The publishing world has been crying foul over Facebook's EdgeRank changes for too long. There is something fundamental that Nick Bilton and all the rest seem to misunderstand time and again.... Facebook is not a one-to-many platform. Facebook is rarely even a one-to-one platform. Facebook is an "us to us" platform.
Facebook was built for human connections. Most human connections are few-to-few in a defined and limited social circle. Whereas print was built for broadcasting, Facebook was not and I believe that we are seeing EdgeRank go so far as to optimize against broadcasting overall. Facebook tried out the model, but like so many others (ex. Answers) made the decision that the short or long term value of the generated media was not strong enough, and downgraded the media type's prominence in EdgeRank.
With this in mind, building successfull reach on Facebook is not just about accumulating fans or followers, but building armies of loyal fans who share your content with their friends by tagging them in their posts or posting it to their walls. In a different context, this was true in our analog past. And this is the future of social distribution.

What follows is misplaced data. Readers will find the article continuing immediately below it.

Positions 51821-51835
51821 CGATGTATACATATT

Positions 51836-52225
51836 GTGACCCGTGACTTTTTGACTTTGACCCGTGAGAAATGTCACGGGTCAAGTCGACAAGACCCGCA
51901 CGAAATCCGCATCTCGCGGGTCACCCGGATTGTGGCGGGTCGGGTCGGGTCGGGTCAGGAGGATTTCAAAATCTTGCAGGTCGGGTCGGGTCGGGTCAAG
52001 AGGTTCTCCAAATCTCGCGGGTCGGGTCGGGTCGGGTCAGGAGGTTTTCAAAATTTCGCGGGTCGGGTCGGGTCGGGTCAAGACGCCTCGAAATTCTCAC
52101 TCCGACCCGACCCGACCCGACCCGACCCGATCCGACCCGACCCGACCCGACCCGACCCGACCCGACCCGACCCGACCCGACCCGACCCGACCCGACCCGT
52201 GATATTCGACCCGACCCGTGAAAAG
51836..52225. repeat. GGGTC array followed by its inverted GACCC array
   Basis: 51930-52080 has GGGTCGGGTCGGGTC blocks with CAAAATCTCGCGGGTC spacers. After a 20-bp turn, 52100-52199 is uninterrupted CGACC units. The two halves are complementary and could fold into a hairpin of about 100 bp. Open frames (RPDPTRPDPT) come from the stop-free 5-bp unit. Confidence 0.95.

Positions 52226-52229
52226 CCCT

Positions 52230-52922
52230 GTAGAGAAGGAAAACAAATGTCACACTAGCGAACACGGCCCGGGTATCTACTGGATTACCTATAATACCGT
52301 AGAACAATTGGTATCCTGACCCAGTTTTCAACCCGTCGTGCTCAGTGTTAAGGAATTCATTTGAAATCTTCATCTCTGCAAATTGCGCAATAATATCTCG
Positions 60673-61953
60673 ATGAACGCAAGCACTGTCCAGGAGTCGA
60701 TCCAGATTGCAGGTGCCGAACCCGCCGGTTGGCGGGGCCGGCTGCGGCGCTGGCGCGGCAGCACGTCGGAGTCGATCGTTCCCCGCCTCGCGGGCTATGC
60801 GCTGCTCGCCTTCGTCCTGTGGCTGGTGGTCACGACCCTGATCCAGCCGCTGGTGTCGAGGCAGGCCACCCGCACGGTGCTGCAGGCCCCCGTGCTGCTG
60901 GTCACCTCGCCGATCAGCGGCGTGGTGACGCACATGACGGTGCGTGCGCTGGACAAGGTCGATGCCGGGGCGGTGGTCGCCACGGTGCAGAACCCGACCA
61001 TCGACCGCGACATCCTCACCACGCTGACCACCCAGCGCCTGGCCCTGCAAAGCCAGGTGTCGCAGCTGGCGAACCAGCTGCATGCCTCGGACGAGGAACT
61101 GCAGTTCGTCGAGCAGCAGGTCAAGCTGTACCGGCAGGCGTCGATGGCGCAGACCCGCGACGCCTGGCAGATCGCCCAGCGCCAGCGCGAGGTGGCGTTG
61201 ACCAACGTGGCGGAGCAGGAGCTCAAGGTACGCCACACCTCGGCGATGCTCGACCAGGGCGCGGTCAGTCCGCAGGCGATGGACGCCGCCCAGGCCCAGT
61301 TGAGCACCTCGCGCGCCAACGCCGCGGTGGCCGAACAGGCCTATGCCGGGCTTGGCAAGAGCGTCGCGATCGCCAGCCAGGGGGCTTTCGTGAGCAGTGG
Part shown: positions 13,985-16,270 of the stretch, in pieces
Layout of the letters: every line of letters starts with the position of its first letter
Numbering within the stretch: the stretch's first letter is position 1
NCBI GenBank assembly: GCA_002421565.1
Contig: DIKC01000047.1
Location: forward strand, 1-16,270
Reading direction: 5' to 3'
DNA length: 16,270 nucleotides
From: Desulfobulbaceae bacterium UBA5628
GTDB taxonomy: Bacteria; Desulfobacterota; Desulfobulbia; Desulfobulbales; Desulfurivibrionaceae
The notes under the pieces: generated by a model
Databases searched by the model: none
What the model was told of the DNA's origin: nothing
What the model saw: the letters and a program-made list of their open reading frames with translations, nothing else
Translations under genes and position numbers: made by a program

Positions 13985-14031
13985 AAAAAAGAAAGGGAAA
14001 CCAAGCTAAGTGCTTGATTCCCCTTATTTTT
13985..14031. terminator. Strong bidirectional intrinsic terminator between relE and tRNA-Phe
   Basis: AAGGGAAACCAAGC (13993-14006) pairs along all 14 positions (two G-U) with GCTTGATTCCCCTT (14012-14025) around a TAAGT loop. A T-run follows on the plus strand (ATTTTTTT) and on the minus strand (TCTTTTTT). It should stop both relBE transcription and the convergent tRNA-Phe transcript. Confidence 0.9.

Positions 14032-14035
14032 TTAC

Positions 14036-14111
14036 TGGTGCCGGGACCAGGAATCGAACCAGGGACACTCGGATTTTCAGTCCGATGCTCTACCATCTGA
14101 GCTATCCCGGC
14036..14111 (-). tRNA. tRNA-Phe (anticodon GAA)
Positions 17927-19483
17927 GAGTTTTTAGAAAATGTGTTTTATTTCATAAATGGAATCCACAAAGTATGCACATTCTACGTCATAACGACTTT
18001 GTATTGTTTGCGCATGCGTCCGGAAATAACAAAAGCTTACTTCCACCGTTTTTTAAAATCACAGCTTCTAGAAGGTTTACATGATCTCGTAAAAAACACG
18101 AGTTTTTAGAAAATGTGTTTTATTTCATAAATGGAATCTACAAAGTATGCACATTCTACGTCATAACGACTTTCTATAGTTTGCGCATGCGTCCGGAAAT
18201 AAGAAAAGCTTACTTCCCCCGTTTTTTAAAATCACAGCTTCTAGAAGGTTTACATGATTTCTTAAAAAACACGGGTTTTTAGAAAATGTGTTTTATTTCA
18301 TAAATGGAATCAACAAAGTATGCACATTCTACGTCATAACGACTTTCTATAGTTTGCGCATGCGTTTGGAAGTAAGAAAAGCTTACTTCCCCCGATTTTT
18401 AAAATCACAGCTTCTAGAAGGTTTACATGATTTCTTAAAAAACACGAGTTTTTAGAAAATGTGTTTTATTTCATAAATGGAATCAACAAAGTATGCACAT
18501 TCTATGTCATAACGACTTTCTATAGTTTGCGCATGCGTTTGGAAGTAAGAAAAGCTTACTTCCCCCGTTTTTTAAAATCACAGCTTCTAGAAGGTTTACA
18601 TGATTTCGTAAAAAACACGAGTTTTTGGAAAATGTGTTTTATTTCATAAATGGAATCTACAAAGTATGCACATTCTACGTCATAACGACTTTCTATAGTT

When I share a post on Facebook, EdgeRank will only show the post to a dozen of my hundreds of friends. And if my friends happen to go a couple of days without logging in, fewer still will notice y post as EdgeRank will show them more timely content.
However, when I tag two or three friends in a Facebook post they will be notified that they have been tagged. You can be sure that they will click through to the content at a higher rate than a generic, non-friend-specific share. And based on my own Facebook usage, I am generally more likely to share content that I have seen others sharing - further increasing the traffic to a the content in question.
I'm not the only crazy one...
Nick Oneill nailed this point in his latest response to this ongoing discussion. Email is designed as a one to many platform, but in reality few of the many actually receive the broadcast message. In this context, EdgeRank is far less evil.
And when one factors in the number of bots, fakes and other unquantifiables in their follower counts, the value of many of the measurable metrics many pundits are using to cry foul is further called into question.
Facebook built an evolving platform that adapts to user behavior. If you're not seeing the performance results you were looking for, it may be time to stop blaming the equipment and start rethinking the way you play the game.